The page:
Angursa bicuspis Pollock, 1979

Fujimoto, Shinta & Hansen, Jesper Guldberg, 2019, Revision of Angursa (Arthrotardigrada: Styraconyxidae) with the description of a new species from Japan, European Journal of Taxonomy 510, pp. 1-19: 3-4

publication ID

https://doi.org/10.5852/ejt.2019.510

publication LSID

lsid:zoobank.org:pub:BF58E108-2C6C-4A80-BD7D-47FEF5805B06

persistent identifier

http://treatment.plazi.org/id/03D3878D-FF94-5811-1C03-6076D9C0FEA5

treatment provided by

Plazi

scientific name

Angursa bicuspis Pollock, 1979
status

 

Angursa bicuspis Pollock, 1979  

Fig. 1 View Fig

Emended diagnosis

Angursa   with presence of median cirrus uncertain; primary clavae longer than lateral cirri; pedestals of primary clavae and lateral cirri absent; morphology of secondary and tertiary clavae unknown; simple, tapering cirri E present; leg I sensory organs present; presence of legs II and III sensory organs uncertain; leg IV sensory organs each as papilla with short, apical spine; robust anal papillae present; presence of seminal receptacles uncertain; presence of proximal pads of internal digits uncertain.

Material examined

Holotype UNITED STATES OF AMERICA • 1 adult; Massachusetts, Buzzard Bay side of Penzance Point, Woods Hole ; 41°31′41″ N, 70°40′41″ W; 9 Jul. 1968; Hummon & Pollock leg.; USNM W 50900 View Materials . GoogleMaps  

Remarks

Angursa bicuspis   was described based on the holotype and an additional specimen ( Pollock 1979). However, their conspecificity has been doubted by Kaczmarek et al. (2015) owing to the fact that the two specimens were collected from two different environments of distant localities and that they showed morphological differences ( Pollock 1979). As there is no positive evidence to regard the two specimens as conspecific, we support the opinion of Kaczmarek et al. (2015) and consider it as sufficient to base our attempt to re-diagnose A. bicuspis   on only the holotype.

The holotype is in bad condition. However, our observation confirmed that of Pollock (1979) in the overall body shape ( Fig. 1A View Fig ) and the presence of the internal cirri ( Fig. 1B View Fig ), the external cirri (which is 8 μm, not 5.5 μm as reported by Pollock 1979) ( Fig. 1B View Fig ), the lateral cirri, the primary clavae ( Fig. 1B View Fig ), the leg I sensory organs, the cirri E, the characteristic claws, and the two papillae posterior to the anus ( Fig. 1C View Fig ). Pollock (1979) considered the latter structure as not useful for distinguishing species referring to the variability of the caudal projection of Batillipes Richters, 1909   and the fact that it was not observed in the additional specimen. Villora-Moreno (1998) supported this view, but Noda (1985) and Bussau (1992) used this structure to distinguish this species from its congeners (reason not explained). We agree with Noda (1985) and Bussau (1992) for the following two reasons. Firstly, we consider that this character is not homologous to the caudal projection of Batillipes   as Pollock (1979) suggested, but a developed form of the cuticular fold that closes the anus, homologous to the “two weak protuberances” of A. antarctica   described by Villora-Moreno (1998). Secondly, as discussed in the previous paragraph, this character’s presence/absence in the two specimens of Pollock (1979) is likely an interspecific variation. Thus, A. bicuspis   can be easily distinguished from its congeners by the presence of the well-developed anal papillae ( Renaud-Mornant 1981; Noda 1985; Bussau 1992; Villora-Moreno 1998), consequently supporting the species status of A. abyssalis   proposed by Bussau (1992).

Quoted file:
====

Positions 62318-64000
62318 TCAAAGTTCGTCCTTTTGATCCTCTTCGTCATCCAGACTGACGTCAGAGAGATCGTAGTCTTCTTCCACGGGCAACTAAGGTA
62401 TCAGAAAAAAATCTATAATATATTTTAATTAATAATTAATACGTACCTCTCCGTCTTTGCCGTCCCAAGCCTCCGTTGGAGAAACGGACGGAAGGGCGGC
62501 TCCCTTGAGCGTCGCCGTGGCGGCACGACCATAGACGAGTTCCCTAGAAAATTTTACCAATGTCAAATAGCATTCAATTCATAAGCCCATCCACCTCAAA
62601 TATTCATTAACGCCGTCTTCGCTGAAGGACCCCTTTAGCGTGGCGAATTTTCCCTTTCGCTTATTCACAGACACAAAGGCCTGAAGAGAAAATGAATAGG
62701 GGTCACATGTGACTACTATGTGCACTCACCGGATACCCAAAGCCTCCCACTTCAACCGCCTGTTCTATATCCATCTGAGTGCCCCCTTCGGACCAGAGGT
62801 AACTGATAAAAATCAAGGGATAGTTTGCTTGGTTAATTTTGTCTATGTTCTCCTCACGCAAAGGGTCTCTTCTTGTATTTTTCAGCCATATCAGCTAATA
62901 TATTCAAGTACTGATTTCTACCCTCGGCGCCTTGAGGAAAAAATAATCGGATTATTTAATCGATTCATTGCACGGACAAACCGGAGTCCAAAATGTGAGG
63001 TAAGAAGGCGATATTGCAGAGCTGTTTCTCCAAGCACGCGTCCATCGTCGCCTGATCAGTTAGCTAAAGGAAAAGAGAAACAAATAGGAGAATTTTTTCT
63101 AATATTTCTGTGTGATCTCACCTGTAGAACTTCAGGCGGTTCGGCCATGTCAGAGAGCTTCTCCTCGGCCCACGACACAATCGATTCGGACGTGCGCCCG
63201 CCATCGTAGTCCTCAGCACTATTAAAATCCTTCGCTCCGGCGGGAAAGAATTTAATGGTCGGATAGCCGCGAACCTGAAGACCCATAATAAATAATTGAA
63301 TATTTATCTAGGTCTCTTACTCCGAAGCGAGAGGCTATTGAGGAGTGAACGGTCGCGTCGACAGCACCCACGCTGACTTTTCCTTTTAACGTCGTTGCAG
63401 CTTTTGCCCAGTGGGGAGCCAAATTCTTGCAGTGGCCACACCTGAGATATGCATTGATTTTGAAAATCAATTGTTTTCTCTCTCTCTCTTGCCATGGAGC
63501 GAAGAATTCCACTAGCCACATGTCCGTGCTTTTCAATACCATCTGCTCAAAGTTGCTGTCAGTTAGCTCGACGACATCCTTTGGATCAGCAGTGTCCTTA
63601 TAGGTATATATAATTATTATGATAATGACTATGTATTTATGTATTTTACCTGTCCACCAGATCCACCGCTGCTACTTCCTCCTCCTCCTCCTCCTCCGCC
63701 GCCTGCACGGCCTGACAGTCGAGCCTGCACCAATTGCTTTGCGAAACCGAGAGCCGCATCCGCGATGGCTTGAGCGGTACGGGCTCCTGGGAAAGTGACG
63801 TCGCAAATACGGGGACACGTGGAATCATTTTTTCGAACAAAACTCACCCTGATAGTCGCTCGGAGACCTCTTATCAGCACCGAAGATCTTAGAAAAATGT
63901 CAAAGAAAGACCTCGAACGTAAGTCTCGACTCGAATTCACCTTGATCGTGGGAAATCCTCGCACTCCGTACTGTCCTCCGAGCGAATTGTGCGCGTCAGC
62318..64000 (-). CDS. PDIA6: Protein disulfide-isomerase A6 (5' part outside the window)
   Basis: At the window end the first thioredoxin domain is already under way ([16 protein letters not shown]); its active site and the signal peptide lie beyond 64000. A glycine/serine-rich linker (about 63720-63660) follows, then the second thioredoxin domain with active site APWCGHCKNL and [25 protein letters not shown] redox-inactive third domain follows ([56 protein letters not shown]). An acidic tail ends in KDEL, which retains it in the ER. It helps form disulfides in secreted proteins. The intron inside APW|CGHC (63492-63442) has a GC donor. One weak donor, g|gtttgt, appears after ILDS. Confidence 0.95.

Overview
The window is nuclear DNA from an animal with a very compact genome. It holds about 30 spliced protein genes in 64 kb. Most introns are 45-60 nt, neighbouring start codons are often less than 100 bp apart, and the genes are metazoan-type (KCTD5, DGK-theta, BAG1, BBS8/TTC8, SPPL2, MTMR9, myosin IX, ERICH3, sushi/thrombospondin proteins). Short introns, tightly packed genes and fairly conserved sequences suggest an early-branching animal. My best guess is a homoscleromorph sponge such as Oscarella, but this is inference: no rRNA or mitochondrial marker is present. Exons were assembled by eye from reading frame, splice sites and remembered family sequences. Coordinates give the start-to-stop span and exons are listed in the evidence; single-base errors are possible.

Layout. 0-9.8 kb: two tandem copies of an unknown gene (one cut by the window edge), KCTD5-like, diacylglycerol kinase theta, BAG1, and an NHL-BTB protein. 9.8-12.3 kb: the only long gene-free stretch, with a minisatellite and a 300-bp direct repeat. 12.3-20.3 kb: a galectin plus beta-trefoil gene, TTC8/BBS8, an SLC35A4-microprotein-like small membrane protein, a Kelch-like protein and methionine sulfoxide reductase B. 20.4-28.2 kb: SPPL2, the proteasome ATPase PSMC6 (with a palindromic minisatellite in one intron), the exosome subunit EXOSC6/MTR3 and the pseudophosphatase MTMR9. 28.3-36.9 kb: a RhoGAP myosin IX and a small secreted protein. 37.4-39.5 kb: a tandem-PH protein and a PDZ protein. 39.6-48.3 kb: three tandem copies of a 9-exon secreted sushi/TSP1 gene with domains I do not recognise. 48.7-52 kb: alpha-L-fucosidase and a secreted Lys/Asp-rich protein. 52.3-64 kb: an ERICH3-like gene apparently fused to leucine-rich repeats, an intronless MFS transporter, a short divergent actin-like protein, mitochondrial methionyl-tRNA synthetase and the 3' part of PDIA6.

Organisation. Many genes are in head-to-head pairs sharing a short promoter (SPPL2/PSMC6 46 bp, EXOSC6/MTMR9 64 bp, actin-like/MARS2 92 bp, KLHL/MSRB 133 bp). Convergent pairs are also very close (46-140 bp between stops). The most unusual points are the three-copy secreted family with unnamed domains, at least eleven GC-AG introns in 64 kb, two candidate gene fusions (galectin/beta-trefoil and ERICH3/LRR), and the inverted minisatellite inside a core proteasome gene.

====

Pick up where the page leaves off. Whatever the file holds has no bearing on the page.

In addition to confirming and re-interpreting the original observation ( Pollock 1979), we recognize three overlooked characters: a paired globular body fringing the mouth ( Fig. 1 B View Fig ), the leg IV sensory organs and the peduncles (3 μm) that do not reach the claws ( Fig. 1D View Fig ). Each leg IV sensory organ consists of a spherical papilla and a short, apical spine ( Fig. 1 C View Fig ). An enveloping cuticular sheath of the papilla was not evident, but may have been obscured due to the squeezed state of the specimen. The bad condition of the specimen also hindered our decisions on the presence/absence of the median cirrus, the secondary and tertiary clavae, legs II and III sensory organs, proximal pads of the internal digits and the seminal receptacles. Additional collection of specimens from the type locality is necessary for more detailed discussion on this species morphology.

USNM

Smithsonian Institution, National Museum of Natural History

A

Harvard University - Arnold Arboretum

B

Botanischer Garten und Botanisches Museum Berlin-Dahlem, Zentraleinrichtung der Freien Universitaet

C

University of Copenhagen

Kingdom

Animalia

Phylum

Tardigrada

Class

Heterotardigrada

Order

Arthrotardigrada

Family

Styraconyxidae

Genus

Angursa

Loc

Angursa bicuspis Pollock, 1979

Fujimoto, Shinta & Hansen, Jesper Guldberg 2019
2019
Loc

A . antarctica

Villora-Moreno 1998
1998
Loc

A. abyssalis

Renaud-Mornant 1981
1981
Loc

Angursa bicuspis

Pollock 1979
1979
Loc

A. bicuspis

Pollock 1979
1979
Loc

A . bicuspis

Pollock 1979
1979
Loc

Batillipes

Richters 1909
1909
Loc

Batillipes

Richters 1909
1909